It is wonderful to get calls from parents wanting to know which trek to take their children on. Parents who are keen trekkers themselves know the value of the outdoors. Children learn life’s lessons quickest when they are on an adventure.
So when do you start kids on trekking? The answer is as young as possible. But not in the way most parents think.
First, you need to understand a few physiological truths. Children grow rapidly. Every day, their arms and limbs gain strength and grow new muscles. With them running around the whole day, their lungs are getting larger and processing more air. Children seem to possess an infinite bundle of energy. Yet, like a cheetah that springs after a gazelle, these energies are in bursts. Children cannot sustain the endless energy required on a trek. Which is why on a long trek, children tire easily.
When children are tired, they get bored and lose interest in the surroundings. They absorb less and soon, the purpose of taking them on a trek gets lost. Parents are often left with a crisis to handle.
Like any other sport, children need to be gradually introduced to trekking. Here is how you go about it:
By the time children are three, it is time to expose them to the outdoors.
Take them out of the city and on a nature walk. It doesn’t have to be in the hills. Even a nearby pond or lake will do. Give it a theme, like a flower walk. Get the child to show you flowers of 5 different colours. Keep the walk not more than an hour or so. Always set a theme for your walk. It could be a flower walk, a bug watching walk, a leaf collecting walk, stone gathering walk. Kids love the sense of collecting things. So allow them to bring back their collectibles.
Very soon, your children will start to badger you to take them out on theme walks!
When they are four or five years old, children get more adventurous.
They want to explore more. It is time to take them on longer walks. Target a local hillock and see if you can challenge them to get to a point halfway without your help. It is ok if they lose sight of the target and get interested in something else along the way. Walk as long as they are happy and full of energy. Reward them with a sandwich or something to eat when they reach the target (yes, avoid chocolate rewards!). Show them how to get to the milestone by reaching smaller targets like a big bush on the left and then the brown boulder on the right. Life’s lessons are built in.
A visit to a nearby hill station at this age does a world of good to their memories.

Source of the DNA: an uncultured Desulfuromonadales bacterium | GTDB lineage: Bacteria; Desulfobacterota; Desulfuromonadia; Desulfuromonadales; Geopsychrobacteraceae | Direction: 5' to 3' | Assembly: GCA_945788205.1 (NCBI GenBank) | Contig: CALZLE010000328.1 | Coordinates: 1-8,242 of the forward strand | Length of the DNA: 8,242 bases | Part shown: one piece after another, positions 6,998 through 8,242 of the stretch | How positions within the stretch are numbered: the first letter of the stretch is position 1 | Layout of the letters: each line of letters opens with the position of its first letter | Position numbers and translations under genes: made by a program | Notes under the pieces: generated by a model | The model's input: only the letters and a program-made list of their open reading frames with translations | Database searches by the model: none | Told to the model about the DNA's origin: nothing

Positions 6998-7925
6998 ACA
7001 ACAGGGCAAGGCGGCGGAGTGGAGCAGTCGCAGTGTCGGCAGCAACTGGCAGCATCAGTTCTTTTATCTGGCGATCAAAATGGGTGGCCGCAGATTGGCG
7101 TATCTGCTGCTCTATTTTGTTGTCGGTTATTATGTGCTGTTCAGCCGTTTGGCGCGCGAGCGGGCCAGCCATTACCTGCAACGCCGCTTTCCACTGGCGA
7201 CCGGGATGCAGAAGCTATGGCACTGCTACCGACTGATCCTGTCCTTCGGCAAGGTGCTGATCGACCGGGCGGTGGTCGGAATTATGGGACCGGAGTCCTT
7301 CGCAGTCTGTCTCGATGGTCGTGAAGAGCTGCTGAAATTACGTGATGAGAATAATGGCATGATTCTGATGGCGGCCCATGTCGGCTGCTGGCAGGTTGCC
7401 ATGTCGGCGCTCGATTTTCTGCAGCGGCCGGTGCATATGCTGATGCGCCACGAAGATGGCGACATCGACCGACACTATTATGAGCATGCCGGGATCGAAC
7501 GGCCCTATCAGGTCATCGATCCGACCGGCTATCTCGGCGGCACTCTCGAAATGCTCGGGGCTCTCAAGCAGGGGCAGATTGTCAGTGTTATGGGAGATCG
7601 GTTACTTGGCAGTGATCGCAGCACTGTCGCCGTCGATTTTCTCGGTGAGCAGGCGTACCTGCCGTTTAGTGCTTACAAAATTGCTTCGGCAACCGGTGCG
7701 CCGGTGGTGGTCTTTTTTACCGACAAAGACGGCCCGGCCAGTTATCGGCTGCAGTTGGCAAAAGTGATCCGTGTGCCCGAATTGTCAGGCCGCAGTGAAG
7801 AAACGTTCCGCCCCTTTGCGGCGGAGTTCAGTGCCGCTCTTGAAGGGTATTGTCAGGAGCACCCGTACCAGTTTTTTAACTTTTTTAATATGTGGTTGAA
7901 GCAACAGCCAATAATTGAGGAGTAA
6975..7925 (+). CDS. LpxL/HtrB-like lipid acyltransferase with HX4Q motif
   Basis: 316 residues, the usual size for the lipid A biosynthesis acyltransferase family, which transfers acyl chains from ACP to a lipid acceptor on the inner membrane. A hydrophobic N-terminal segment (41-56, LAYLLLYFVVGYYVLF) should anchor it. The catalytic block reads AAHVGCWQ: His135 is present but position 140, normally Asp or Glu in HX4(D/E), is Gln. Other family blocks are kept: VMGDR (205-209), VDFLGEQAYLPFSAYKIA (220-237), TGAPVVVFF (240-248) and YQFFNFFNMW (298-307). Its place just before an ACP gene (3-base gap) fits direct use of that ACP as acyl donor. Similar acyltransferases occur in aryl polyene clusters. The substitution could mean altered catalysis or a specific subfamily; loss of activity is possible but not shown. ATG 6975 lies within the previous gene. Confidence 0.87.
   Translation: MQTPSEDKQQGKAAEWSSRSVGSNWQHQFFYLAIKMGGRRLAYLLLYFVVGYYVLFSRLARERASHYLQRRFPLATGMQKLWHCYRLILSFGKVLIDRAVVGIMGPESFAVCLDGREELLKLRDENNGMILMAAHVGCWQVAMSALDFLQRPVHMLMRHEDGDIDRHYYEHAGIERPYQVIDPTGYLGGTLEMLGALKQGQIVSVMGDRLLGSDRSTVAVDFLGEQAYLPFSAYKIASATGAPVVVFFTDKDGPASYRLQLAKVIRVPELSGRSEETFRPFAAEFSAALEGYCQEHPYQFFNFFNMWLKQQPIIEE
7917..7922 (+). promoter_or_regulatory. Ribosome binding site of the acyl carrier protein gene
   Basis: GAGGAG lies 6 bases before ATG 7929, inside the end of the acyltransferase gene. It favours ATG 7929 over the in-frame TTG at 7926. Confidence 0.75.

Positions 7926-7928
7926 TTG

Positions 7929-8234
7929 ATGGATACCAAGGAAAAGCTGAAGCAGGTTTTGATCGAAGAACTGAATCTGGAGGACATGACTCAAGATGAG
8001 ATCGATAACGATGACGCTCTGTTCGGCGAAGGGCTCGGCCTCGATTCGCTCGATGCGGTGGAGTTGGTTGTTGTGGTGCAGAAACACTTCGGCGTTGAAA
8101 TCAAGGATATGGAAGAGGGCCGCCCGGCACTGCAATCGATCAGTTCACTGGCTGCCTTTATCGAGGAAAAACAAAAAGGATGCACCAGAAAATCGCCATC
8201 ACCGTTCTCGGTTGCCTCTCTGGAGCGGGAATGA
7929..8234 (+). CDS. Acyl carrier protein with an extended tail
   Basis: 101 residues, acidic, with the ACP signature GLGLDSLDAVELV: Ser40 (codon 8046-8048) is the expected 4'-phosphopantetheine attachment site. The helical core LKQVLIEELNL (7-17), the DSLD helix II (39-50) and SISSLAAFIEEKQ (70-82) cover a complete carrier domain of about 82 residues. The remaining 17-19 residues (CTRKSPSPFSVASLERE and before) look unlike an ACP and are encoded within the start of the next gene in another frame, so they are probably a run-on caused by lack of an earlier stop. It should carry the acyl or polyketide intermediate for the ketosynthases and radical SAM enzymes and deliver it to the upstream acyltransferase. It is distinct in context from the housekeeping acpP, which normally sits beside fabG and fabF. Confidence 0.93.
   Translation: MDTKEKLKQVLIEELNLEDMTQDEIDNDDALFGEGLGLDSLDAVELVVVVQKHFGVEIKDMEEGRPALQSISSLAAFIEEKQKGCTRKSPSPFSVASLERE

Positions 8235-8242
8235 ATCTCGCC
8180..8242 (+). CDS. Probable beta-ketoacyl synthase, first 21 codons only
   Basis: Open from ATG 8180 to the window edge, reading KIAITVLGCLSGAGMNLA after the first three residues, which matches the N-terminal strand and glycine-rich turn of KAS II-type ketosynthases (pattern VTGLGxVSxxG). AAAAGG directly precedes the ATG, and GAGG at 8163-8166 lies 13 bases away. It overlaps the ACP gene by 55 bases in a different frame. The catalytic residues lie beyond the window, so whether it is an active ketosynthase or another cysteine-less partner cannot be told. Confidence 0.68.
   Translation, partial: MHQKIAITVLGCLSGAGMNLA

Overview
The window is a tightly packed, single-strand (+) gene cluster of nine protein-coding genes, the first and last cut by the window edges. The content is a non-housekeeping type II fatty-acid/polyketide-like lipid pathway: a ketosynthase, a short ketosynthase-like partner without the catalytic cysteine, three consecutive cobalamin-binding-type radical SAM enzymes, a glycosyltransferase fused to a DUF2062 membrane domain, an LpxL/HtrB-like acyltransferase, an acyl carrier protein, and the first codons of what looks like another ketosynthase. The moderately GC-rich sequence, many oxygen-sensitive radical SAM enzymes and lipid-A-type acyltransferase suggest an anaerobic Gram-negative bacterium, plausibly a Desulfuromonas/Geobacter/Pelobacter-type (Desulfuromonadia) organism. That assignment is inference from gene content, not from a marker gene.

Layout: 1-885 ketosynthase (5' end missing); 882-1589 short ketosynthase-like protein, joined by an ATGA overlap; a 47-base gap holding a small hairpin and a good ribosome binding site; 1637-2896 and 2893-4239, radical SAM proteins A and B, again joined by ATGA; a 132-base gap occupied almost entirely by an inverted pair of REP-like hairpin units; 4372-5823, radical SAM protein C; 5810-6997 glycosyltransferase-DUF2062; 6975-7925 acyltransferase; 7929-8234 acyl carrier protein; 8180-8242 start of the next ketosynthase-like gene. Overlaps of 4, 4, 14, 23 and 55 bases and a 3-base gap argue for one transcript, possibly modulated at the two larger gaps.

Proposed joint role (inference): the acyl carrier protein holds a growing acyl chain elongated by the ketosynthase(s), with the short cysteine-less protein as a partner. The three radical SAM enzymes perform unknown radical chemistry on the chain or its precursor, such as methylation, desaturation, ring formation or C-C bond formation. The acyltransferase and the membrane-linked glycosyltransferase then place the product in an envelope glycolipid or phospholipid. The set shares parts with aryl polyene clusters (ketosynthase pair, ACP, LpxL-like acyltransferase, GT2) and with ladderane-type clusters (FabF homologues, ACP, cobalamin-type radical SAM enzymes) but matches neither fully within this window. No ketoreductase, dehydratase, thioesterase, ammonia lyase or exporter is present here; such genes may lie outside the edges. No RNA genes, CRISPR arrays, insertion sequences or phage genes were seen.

By the time children turn six or seven they are ready for day treks.
Their understanding of the world has increased manifold. They love challenges. Enroll them on day hikes or take them on one.
On the trek, set up a fire and see if you can get the child to cook a small meal. Make them self sufficient and set out tasks for them. For example, talking to a few locals and getting directions could be a task. Pouring over a map and locating spots on the way could be another. Cleaning litter from the trail could be another.
Kids at this age love organizing things. Get them to organize the gears for the trek, or the food. With digital/mobile cameras you could get them to photograph the trek as they see it!
When children are eight or nine, they are strong enough for a four/five day Himalayan trek.
They have been mentally prepared and look forward to the trek. They can easily manage without parents. They make ideal team members. The confidence gained from a Himalayan expedition sticks with them for long. It reflects in their studies and other activities.
Some of the treks that come to my mind are the Dayara Bugyal, Deoriatal Chandrashila, Ali-Bedni Bugyal, Kedarkantha, Brahmatal, Phulara Ridge and the Har-Ki-Dun treks. These can be done in May and June when children have holidays in school.
Best Himalayan Treks For Children
|Ali Bedni Bugyal|
|Har Ki Dun|
What happens if you have never done the preparation that I have laid out and yet want to start your child on trekking?
You don’t have a moment to lose. Start them immediately, but choose what’s best for them. If they are 5-6 year old, don’t think of a Himalayan trek. Start with day treks with themes. If they are 8-10 year olds it is okay to start them on easier Himalayan treks, but accompany them. If they are into their teens get them to do Himalayan treks but without you.
Preparing your child in terms of fitness for a trek is also important, however old they are. A month and a half before the start of their trek, get them on a fitness schedule. Prepare their lungs and limbs for the trek. A cardio workout for half an hour, with some squats and push-ups, is enough. I strongly recommend running as a good preparation for the trek.
Get your children involved in organising the trek. Do not pamper them by organising everything for them. Get them to study the maps, the location and the geography of the area. Take them along to buy or rent gears for the trek.
Have dinner table conversations with your children about the trek. Talk about how they can contribute to the trek as team members.
These preparations help children prepare mentally for the trek. It keeps them excited and involved.
I have seen both parents and children change as a family unit on our treks. The lessons learnt on these treks are invaluable.
Treks give children valuable life lessons. It is ingrained in the trek and requires no teacher. Parents recognize this and want their children to imbibe them. I see an increasing number of young parents encouraging their children towards trekking. This is a welcome movement that is starting in India.
If you are a parent and have tried something with your child I would love to hear your experience. Use the comments box below to share your stories.